There are now a few websites that promote abstinence of air travel and provide helpful discussions of how this can be done most conveniently. Two of them are flyingless.org and  noflyclimatesci.org. Over 400 academics have signed a petition at the first site mentioned and several Earth scientists have joined Dr. Kalmus in telling their stories at the second.

Individuals that take up this lifestyle often note that they are respected for the examples they provide and, most importantly, their examples are then often followed by others. Perhaps the most important contribution to the climate change problem these scientific “non-flyers” make are the examples they provide for others on how to live an environmentally responsible life. In order to have the total needed effect, however, these all too rare examples of leadership must be multiplied by the thousands and that is why I am constantly encouraging the leadership of our colleges and universities to provide much more leadership than they do. Who is better positioned than they to learn all about the need for immediate, all-out action against greenhouse gas warming AND how to impart that knowledge and commitment to others. And, I hope I can assume here that the leaders of our academic institutions are mindful of the wise worlds of Albert Schweitzer: “In teaching, example is not the most important thing – it is the only thing”.


Responses

  1. I applaud Kalmus and Anderson.

    I used to travel more than 250,000 miles per year by air because it was part of my job. Since retiring 15 years ago I have been able to avoid air travel and my “Quality of Life” has definitely improved. I am sure there are plenty of people like me who are happier without air travel.

    However if you are suggesting that people who want to fly should be prevented from doing so by government edict you won’t find much support.

    • Peter; I travel by air a good bit because since I live where I do, & if I want to return to the US, I fly. If I want to go to see the Taj Mahal, as we intend to do soon, we fly. It is the best and most efficient way to get from point A to Point B.

      “Back in 1970, fuel consumption per-passenger-mile was twice that of an average car trip, but since then the airline industry has actually made progress and the auto industry has just recently started to catch up. The airline industry has cut BTUs per passenger mile 74% compared to 17% for automakers.” 

      The problem that I have with flying is how the “peaceful Muslims” have caused for so much security and multiple security checks, when changing planes in other airports one must again go through a security check, which slows the process down and leads to much discomfort to just get to the efficient aircraft and in the seat.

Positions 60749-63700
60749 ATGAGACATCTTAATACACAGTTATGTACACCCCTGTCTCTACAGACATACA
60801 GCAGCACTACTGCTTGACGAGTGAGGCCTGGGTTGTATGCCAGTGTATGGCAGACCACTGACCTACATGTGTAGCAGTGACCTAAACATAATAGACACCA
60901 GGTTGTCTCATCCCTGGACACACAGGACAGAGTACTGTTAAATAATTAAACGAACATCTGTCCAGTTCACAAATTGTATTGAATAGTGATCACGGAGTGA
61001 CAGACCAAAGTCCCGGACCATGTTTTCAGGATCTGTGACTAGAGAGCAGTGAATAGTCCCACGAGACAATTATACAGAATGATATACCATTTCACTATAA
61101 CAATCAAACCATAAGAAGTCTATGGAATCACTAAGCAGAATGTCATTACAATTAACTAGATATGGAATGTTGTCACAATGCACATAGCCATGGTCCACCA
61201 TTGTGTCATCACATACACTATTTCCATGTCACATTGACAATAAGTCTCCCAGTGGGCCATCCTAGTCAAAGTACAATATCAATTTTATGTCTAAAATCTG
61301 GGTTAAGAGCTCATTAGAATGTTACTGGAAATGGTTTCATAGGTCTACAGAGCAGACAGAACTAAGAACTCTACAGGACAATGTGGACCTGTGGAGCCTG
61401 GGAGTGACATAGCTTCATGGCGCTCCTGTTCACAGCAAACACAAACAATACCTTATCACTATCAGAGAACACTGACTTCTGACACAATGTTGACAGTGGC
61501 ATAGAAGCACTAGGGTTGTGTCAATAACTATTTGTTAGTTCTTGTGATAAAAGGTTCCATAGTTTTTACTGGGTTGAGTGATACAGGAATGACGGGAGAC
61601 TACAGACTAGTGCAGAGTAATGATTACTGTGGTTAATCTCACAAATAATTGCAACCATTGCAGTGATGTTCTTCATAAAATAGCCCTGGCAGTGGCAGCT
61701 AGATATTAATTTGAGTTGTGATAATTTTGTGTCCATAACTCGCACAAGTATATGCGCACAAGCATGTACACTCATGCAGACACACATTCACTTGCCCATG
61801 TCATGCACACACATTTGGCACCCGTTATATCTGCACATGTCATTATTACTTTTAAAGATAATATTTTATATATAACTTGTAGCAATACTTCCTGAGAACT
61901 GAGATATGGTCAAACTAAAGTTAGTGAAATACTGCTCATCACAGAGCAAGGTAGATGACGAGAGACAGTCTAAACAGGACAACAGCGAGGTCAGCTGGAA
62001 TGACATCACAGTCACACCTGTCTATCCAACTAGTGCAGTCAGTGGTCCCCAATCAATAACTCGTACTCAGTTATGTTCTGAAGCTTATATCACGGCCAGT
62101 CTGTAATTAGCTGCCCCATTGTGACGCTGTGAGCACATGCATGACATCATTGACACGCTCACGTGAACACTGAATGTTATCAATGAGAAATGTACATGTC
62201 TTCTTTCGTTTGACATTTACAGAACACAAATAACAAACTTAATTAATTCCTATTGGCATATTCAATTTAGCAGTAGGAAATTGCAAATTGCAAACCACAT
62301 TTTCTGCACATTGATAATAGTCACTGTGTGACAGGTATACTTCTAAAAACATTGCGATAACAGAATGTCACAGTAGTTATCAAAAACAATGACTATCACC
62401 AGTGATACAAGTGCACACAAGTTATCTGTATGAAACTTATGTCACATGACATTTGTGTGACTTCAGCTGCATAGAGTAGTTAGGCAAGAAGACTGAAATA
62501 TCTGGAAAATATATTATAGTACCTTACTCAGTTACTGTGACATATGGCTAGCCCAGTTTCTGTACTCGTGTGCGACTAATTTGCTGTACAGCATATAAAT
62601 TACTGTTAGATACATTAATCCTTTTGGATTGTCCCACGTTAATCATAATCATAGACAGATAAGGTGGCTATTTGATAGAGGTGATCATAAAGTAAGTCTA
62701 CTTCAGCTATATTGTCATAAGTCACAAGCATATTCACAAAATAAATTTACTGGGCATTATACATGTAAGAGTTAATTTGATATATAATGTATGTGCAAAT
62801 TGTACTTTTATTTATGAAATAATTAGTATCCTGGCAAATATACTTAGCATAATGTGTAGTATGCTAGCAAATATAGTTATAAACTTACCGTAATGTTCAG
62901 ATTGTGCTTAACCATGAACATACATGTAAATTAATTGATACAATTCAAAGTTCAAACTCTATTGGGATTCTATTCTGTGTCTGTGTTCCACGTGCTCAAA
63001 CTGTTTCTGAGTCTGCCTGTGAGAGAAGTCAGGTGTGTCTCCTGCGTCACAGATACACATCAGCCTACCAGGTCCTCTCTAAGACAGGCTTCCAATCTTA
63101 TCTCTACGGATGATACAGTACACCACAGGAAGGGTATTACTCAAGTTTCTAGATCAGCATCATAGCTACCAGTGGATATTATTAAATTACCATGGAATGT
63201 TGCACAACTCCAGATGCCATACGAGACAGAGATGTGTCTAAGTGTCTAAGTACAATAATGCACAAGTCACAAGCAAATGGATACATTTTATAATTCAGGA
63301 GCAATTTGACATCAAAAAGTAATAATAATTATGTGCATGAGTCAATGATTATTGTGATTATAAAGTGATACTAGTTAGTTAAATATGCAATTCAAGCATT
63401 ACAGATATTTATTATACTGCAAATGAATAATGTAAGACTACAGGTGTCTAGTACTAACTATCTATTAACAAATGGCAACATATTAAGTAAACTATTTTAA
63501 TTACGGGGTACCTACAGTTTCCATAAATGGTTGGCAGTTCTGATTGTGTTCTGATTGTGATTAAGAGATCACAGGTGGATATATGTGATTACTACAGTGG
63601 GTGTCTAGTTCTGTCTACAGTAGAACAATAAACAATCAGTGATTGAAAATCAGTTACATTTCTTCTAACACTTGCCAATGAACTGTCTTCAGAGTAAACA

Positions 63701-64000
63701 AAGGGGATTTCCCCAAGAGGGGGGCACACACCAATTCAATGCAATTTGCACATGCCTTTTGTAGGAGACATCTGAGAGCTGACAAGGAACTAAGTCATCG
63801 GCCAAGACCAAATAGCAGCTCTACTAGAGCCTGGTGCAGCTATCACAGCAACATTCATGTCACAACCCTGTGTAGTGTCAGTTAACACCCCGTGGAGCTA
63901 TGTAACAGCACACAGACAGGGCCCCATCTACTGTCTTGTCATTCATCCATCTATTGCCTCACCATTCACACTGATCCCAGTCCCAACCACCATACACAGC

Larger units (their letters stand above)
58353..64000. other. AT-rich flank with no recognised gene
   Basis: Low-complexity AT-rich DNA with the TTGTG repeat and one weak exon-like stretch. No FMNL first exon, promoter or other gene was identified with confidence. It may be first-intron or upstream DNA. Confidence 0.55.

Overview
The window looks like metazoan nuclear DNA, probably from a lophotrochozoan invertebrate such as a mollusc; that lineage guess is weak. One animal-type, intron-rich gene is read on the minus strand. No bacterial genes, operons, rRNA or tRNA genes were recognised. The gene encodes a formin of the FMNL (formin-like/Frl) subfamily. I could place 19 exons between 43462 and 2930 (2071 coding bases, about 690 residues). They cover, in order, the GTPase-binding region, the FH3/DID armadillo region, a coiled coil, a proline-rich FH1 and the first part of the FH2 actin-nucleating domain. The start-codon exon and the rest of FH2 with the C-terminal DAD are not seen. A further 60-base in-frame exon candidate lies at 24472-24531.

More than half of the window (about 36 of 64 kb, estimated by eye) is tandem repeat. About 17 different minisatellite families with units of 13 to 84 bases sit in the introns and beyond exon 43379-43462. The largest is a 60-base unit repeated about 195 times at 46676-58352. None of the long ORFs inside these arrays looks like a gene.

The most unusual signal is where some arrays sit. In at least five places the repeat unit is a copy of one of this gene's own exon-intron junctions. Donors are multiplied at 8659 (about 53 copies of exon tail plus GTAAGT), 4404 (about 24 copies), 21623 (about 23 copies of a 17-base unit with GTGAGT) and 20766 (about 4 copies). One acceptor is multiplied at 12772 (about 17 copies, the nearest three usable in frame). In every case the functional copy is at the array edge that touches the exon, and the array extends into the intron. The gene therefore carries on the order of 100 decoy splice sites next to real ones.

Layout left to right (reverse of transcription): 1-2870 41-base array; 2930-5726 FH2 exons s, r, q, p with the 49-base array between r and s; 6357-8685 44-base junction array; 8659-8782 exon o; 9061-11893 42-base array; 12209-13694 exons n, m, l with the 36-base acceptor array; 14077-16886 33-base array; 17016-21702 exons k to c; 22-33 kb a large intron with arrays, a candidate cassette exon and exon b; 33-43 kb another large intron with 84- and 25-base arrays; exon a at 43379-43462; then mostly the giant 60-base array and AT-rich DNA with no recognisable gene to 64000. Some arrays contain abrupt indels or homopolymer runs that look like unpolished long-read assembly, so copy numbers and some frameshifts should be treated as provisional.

Eric, as usual, doesn’t approach this from a rational angle and only wants to decry the use of fossil fuels that he sees as producing his devil in the sky, CO₂, that he thinks is destroying the planet, even if no proof of this has ever been presented, by anyone. He never mentions that in the U.S. the ability to use railroads is basically nonexistent. In spite of the railroads being given every other section of land for 40 miles on either side of the railroads right of ways to construct them & with the typical lack of foresight by the U.S. government, they were not required to continually upgrade with electrified double tracks.
      I have extensively ridden rail roads in Europe. We took the trans-Siberian to Ulaan Bataar, Mongolia and I have during my several trips to China used their efficient train system. Recall that the Chinese have the fastest train in the world & just today I see where a U.S. Amtrak couldn’t stay on the tracks and fell onto I-5 and killed many people near DuPont, Washington.

      Since Eric will not allow this to see the light of day on his closely guarded web site, I’ll send this to you as an email.

    • Peter; this is a follow up on the air travel issue and trains.
      I have been to Japan several times, the last time was when Raksa & I spent from April 18 to May 2, 2016 in the country & going by train from Tokyo to where we departed from Chitose, which is the airport that serves Sapporo, on the North Island of Hokkaido. The train system in Japan is very efficient with trains exactly on time and they are spotless, as are the train terminals. It is amazing how Japan has become such a world economic and manufacturing power house so soon after being destroyed in WWII. I also have noticed the same thing in Germany during the several times I have passed through that country by train.